Kanban helps teams see their work, prioritize tasks, and minimize waste and delays. It’s a flexible and visual way to manage projects, and it’s easy for everyone to understand and use.
So, if you’re looking for a fun and effective way to manage projects with your team, try using a Kanban board! Your team and projects will be well-organized and flowing in no time.
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Recommended read 🌐
- Managers Have Major Impact On Mental Health: How To Lead For Wellbeing
Leaders have an outsize impact on mental health.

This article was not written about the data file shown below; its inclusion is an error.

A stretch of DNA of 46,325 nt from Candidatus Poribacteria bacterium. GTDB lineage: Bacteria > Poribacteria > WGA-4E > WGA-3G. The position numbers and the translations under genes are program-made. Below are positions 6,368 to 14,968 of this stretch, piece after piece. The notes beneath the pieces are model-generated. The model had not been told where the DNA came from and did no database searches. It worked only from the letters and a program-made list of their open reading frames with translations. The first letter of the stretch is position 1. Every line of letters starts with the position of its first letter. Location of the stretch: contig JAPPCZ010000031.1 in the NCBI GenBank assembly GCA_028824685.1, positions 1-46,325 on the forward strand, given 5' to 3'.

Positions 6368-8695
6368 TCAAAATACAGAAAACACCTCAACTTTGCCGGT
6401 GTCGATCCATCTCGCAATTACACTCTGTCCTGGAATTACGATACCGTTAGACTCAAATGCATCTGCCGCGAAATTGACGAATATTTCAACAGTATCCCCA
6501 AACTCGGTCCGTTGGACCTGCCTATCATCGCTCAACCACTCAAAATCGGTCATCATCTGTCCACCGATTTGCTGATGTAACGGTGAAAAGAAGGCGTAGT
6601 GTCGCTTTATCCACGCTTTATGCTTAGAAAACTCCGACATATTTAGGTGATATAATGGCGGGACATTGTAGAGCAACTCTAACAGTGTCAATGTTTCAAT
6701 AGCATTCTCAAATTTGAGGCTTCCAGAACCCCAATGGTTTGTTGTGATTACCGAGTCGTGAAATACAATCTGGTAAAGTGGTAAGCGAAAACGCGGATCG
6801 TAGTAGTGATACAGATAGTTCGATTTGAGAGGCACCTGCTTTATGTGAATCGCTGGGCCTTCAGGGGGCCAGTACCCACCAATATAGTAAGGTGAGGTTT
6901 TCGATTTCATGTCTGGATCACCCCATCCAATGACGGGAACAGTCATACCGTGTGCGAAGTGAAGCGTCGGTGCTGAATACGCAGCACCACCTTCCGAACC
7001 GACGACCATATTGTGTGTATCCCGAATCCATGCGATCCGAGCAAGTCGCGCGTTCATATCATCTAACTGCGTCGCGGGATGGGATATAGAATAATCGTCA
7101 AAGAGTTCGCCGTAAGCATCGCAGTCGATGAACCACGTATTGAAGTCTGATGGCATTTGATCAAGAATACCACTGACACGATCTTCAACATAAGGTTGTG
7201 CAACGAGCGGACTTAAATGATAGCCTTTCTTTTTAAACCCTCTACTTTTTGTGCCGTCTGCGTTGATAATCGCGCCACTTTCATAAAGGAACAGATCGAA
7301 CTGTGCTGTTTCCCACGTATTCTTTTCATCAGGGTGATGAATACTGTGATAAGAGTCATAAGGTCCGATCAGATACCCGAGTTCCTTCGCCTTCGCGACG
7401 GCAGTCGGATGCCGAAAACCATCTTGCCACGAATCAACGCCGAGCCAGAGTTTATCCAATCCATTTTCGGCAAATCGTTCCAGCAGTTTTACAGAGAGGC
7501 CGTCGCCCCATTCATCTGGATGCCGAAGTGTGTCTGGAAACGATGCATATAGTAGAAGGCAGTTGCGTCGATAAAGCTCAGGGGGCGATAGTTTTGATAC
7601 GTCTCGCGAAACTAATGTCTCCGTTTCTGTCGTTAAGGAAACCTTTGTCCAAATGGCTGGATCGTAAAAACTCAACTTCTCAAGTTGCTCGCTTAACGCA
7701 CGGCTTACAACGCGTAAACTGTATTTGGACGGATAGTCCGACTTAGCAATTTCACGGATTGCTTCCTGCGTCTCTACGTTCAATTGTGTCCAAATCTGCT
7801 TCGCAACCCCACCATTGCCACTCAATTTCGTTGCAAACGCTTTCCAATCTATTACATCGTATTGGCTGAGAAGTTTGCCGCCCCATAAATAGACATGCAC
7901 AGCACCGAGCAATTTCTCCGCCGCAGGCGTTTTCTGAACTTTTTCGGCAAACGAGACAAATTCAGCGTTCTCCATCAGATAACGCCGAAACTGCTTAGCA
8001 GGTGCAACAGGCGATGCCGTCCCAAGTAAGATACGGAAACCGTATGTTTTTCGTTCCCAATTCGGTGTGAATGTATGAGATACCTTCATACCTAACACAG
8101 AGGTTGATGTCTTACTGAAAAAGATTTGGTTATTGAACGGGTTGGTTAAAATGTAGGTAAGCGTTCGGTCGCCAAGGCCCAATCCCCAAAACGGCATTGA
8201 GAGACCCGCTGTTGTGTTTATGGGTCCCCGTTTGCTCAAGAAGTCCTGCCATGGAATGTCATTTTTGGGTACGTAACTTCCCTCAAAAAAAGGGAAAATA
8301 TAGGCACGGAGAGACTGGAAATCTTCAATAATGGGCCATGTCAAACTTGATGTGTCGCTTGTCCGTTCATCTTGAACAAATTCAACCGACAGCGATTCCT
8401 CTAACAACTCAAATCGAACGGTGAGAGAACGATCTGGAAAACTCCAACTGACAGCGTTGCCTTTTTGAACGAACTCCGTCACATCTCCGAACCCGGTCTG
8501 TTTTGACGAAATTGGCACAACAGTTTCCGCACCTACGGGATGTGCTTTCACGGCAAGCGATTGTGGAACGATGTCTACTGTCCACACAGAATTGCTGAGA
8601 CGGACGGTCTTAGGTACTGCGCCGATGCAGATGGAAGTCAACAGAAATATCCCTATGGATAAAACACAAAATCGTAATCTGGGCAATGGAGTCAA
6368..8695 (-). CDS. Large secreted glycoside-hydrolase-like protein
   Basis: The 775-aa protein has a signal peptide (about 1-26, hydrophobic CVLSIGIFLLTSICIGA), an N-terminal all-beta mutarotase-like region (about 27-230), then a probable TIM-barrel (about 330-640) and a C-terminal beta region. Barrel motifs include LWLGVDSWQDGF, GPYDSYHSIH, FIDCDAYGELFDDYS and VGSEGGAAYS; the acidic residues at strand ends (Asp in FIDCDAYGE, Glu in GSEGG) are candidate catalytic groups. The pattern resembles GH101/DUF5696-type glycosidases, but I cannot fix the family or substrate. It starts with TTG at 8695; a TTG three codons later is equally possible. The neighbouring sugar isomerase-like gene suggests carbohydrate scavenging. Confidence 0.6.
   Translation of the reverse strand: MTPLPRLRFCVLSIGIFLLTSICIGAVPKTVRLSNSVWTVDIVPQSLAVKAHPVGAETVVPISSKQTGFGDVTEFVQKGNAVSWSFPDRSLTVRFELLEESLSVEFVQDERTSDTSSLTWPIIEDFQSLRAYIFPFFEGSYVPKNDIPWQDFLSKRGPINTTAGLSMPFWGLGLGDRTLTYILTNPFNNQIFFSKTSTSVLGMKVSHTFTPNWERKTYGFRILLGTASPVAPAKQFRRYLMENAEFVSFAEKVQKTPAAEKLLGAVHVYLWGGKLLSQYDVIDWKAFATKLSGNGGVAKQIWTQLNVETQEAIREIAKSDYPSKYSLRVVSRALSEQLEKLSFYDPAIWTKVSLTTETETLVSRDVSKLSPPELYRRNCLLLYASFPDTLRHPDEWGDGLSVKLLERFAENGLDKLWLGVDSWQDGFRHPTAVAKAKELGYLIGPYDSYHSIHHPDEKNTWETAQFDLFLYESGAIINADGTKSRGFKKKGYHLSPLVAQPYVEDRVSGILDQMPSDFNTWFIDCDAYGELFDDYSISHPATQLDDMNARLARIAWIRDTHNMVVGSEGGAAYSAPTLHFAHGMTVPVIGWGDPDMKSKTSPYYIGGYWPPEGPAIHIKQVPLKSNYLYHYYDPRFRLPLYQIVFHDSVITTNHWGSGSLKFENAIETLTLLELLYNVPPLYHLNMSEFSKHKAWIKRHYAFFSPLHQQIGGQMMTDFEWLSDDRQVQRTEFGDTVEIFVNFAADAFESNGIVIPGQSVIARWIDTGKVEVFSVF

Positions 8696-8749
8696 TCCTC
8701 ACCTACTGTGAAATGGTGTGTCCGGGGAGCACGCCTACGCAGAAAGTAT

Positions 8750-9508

- Ego Is the Enemy of Good Leadership
“On his first day as CEO of the Carlsberg Group, a global brewery and beverage company, Cees ‘t Hart was given a key card by his assistant. The card locked out all the other floors for the elevator so that he could go directly to his corner office on the 20th floor.”
- The Four Kinds of Luck – Definitions, Examples, and More – How To Make A Habit of Getting “Lucky” — Wealest
“In 1,000 parallel universes, you want to be wealthy in 999 of them” — Naval Ravikant The last question Guy Raz asks entrepreneurs on his podcast, How I Built This is this: “How much do you think your success is because of luck and how much of it is hard work?”
Thanks for reading!